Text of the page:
L.A. Lakers: Can Dwight Howard Solve the Team's Point Guard Dilemma?

Hadarii JonesSenior Writer IJanuary 2, 2012

LOS ANGELES, CA - JUNE 07:  Dwight Howard #12 of the Orlando Magic reacts in the fourth quarter as he stands in front of Derek Fisher #2 of the Los Angeles Lakers in Game Two of the 2009 NBA Finals at Staples Center on June 7, 2009 in Los Angeles, California. NOTE TO USER: User expressly acknowledges and agrees that, by downloading and or using this photograph, User is consenting to the terms and conditions of the Getty Images License Agreement.  (Photo by Jed Jacobsohn/Getty Images)
Jed Jacobsohn/Getty Images

If I were a betting man, I would say it looks like the Los Angeles Lakers are stacking all their chips in a potential bid to acquire Dwight Howard as their centerpiece for the future.

But even if the Lakers roll a seven or 11 out of the gate when it comes to Howard, they still won't advance to the NBA Finals in 2012 unless they find a point guard to replace Derek Fisher.

Howard is a dream acquisition for some Lakers fans, but in reality an upgrade at the point guard position is a much more pressing concern, especially since Andrew Bynum has returned from his four-game suspension.

Bynum's presence has solidified the Lakers post game and re-juvenated Pau Gasol, but unfortunately the perimeter game has not received the same type of boost.

Steve Blake has shown some signs of life and was particularly effective in the Lakers 99-90 loss to the Denver Nuggets on New Year's Day with 14 points on 6-9 shooting from the field. However, Blake is no long-term solution.

At least you can say that Blake deserves to be the conversation for the Lakers first lead guard off the bench, but how in the world can anyone still justify Fisher playing starters' minutes?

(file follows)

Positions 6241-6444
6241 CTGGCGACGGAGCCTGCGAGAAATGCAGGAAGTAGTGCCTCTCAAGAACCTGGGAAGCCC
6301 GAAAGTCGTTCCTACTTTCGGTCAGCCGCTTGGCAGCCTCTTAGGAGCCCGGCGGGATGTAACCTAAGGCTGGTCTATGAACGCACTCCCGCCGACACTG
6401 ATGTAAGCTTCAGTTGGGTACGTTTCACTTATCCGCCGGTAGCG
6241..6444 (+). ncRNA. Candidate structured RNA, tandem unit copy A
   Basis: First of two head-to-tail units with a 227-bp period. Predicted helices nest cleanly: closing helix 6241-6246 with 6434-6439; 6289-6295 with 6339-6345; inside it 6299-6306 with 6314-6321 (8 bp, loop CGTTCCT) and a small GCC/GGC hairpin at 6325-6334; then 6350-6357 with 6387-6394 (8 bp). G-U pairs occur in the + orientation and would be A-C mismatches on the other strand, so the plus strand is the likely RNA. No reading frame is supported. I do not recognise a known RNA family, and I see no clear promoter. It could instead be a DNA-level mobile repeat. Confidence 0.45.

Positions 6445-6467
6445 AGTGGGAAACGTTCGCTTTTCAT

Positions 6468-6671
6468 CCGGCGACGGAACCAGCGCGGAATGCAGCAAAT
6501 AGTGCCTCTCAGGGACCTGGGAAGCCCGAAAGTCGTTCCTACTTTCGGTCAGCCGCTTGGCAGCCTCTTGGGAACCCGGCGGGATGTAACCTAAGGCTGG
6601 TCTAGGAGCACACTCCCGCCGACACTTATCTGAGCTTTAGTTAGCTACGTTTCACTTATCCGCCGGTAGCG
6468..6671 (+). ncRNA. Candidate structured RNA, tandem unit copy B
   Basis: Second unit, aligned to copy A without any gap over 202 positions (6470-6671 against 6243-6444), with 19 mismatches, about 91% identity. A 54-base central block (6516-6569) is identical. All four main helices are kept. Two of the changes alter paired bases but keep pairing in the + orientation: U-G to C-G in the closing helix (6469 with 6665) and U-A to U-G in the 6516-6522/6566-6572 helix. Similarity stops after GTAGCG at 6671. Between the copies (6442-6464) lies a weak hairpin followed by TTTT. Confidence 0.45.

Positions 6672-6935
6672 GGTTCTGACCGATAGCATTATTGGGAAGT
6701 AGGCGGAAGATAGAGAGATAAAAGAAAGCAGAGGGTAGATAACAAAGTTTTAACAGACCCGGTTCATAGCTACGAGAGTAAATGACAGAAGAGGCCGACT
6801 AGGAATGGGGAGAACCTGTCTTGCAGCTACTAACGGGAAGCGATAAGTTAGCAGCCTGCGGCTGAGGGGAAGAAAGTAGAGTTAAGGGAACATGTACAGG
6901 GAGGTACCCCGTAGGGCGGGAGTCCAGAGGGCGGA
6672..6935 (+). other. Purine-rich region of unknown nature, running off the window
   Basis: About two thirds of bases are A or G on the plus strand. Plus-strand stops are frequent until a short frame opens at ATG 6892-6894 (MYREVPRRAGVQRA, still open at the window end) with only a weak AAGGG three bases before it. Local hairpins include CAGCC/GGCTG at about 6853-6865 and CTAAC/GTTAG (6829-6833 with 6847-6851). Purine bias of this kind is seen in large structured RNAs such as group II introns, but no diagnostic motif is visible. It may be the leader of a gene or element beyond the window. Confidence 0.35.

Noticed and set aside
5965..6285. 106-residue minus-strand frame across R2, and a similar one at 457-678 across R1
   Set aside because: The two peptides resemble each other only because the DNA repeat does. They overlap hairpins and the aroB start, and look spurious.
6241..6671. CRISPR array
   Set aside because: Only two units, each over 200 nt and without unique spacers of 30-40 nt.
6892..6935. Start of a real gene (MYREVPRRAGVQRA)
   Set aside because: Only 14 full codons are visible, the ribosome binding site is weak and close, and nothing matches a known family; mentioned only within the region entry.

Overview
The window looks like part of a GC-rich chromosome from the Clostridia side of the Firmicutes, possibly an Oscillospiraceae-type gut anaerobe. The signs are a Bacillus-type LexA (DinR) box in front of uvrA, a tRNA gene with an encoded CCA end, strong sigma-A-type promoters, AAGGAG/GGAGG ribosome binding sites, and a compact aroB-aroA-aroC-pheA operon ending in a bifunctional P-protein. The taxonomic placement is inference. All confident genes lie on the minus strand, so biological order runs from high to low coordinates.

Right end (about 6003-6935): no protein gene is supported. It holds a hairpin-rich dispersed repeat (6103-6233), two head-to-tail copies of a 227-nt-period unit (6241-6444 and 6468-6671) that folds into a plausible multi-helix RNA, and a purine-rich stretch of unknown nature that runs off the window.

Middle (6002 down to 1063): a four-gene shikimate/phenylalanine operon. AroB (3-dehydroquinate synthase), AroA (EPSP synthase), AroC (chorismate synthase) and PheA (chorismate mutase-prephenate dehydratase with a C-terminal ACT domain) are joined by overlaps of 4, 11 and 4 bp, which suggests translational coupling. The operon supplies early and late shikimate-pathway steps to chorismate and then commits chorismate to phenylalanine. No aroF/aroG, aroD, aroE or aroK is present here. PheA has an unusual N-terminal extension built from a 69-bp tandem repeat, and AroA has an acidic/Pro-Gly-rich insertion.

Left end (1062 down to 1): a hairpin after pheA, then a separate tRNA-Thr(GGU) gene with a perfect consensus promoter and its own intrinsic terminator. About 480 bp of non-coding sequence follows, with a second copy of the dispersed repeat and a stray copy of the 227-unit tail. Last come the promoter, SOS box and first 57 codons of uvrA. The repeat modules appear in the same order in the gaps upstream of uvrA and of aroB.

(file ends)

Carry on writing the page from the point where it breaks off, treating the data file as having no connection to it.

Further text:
In six games Fisher has gone a dismal 1-11 from three point range, and his 5.3 points per game average is actually lower than Blake's 8.3 points per game.

In fact, head coach Mike Brown chose to play Blake at the end of Sunday's loss to the Nuggets, which may be a sign of things to come.

It was clear that Fisher didn't have the quickness to defend Nuggets point guards Ty Lawson and Andre Miller, and while both are decent players, the Lakers will face better opponents. Much better in fact.

It's scary to think about Fisher being tasked with guarding Russell Westbrook, Stephen Curry, Chris Paul or any of the west's other elite point guards, and it's likely Blake wouldn't fare much better.

But if the Lakers do decide pull the trigger on a trade for Howard, making Jameer Nelson a condition of the deal would at least help a little.

Nelson is no defensive-stopper, but he does have the ability to create his own shot off the dribble and a reliable perimeter jumper.

Nelson also has established chemistry with Howard that would make both player's transition to the West Coast a little easier.

More importantly, Nelson's game thrives on dribble penetration, which is exactly what Brown's offense has been missing up to this point.

The Lakers have been able to get points from the perimeter and post, but few of those scores can be directly credited to dribble penetration.

Kobe Bryant has been the only Laker who has been able to consistently create his own offense, and most of Bryant's attempts have been limited to perimeter jump shots.

Until the Lakers find a point guard who is able to apply consistent pressure on opposing defenses, you can expect to see teams sagging in to defend the post, regardless of who is playing there.

In fact, Bynum has shown in two games that he may be a better offensive option than Howard when healthy, and the Lakers arguably have the NBA's top starting front court without the Magic center.

But the Lakers' strength in the post can no longer mask their problems in the backcourt, and until that flaw is corrected it really doesn't matter what the Lakers do when it comes to Howard.